On Monday, nearly 400 travel industry organizations - including domestic and international organizations - sent a letter to U.S. Department of the Interior Secretary Deb Haaland and National Park Service Director Chuck Sams calling for reforms to the visitor reservation systems in the national parks.
Specifically, reservation systems with short booking windows and inconsistent procedures are not workable for international travelers and international tour operators, many of whom plan travel a full year in advance. The letter proposes that reservations be allowed 10 to 12 months in advance, and that reservation systems are consistent across parks that implement them.
While reservation systems are not appropriate at all national park sites, any action by the Interior Department to expand new reservation systems for parks should be preceded by engagement and discussion with national park constituencies, including gateway communities, tour operators, and those that provide transportation to and through parks.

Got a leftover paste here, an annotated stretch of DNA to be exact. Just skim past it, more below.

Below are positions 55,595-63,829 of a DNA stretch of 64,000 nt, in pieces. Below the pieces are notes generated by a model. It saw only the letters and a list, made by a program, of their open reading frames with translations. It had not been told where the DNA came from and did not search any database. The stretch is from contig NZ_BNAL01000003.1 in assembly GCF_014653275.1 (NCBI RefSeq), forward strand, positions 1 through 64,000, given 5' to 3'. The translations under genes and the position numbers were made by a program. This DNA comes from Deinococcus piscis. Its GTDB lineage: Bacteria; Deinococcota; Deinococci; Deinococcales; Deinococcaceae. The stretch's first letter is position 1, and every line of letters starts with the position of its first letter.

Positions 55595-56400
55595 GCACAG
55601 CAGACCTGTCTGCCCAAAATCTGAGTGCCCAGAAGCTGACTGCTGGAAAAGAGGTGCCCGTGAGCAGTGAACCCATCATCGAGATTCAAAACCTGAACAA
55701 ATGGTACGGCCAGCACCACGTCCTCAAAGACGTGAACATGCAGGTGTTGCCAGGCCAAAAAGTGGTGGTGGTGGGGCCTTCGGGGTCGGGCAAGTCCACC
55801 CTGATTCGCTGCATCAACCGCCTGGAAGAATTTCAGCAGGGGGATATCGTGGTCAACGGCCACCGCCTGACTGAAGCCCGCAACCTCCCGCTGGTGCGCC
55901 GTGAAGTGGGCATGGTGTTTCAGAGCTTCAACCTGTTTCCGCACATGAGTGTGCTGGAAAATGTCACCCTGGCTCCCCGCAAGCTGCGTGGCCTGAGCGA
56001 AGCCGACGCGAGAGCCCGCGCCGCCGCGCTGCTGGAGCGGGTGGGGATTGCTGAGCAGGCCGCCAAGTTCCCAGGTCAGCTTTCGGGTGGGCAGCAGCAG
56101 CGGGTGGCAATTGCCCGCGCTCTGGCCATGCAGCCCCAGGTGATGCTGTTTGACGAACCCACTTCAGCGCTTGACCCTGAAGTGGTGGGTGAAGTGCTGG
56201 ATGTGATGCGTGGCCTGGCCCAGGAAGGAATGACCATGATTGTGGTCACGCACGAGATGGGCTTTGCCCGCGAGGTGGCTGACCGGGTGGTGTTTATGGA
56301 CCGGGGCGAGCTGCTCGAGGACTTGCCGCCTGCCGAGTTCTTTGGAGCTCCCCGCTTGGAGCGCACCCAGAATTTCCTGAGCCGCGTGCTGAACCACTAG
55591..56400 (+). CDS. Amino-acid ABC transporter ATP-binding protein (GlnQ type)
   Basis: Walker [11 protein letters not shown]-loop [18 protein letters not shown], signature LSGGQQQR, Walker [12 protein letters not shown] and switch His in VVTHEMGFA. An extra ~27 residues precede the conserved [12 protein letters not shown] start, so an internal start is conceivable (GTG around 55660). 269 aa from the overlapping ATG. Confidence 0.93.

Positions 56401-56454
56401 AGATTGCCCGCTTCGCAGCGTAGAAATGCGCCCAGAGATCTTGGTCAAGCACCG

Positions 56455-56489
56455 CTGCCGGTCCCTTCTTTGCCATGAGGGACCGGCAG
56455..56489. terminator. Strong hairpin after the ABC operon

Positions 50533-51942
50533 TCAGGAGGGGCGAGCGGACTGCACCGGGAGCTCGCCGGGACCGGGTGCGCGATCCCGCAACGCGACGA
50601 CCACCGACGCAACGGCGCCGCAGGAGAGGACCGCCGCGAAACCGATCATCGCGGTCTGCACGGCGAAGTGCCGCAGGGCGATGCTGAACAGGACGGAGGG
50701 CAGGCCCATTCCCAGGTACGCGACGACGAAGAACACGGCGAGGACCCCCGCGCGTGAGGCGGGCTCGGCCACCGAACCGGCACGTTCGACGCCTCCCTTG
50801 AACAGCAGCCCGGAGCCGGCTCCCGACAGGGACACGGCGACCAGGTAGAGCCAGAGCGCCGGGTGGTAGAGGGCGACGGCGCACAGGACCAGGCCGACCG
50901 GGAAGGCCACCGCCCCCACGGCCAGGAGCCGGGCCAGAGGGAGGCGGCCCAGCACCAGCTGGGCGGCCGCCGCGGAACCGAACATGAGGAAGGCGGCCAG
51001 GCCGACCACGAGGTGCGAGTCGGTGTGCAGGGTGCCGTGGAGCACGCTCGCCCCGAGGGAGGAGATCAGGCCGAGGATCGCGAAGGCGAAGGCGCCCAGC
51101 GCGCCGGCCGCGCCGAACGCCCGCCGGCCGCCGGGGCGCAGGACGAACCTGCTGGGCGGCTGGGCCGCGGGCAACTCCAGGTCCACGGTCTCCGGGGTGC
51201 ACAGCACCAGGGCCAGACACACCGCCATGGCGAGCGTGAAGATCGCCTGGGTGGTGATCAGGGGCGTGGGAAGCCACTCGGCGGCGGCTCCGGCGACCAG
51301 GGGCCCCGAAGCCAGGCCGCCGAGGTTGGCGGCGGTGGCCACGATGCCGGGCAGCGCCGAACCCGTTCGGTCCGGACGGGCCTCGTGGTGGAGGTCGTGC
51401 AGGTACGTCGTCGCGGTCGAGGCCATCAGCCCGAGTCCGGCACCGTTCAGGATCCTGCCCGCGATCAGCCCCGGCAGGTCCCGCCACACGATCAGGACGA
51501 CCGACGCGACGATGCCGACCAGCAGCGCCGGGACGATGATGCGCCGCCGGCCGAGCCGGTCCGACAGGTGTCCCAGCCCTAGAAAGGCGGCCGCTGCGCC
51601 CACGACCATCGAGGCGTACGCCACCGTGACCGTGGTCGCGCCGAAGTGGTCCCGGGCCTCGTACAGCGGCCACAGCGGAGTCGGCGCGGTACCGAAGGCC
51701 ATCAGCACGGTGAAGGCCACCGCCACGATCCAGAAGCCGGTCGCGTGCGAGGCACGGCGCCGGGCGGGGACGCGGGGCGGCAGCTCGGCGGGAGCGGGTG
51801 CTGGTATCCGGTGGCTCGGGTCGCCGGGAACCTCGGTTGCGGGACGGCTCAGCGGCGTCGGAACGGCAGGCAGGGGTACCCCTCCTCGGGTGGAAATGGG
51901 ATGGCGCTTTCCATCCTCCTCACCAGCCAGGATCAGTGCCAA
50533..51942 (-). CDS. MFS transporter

The reservation systems were largely implemented in the wake of record visitation that occurred at some of the country’s most popular national parks during the COVID-19 pandemic.
Supporting international visitation
Overseas travelers made up more than a third (35%) of the 327 million visitors to national parks in 2019 and are crucial to the economies of national park gateway communities. With international inbound travel spending not expected to recovery until 2025, it is crucial that the sector can continue—and accelerate—its recovery without impediments.
“The national parks are some of the biggest draws for overseas visitors, but the short booking windows make it nearly impossible for visitors to plan their trips,” said U.S. Travel Association Executive Vice President of Public Affairs and Policy Tori Emerson Barnes. “By extending the booking window to at least 10 months, we can ensure that the parks remain open and welcoming to overseas visitors while protecting our cherished wildlife, landscapes and natural resources.”
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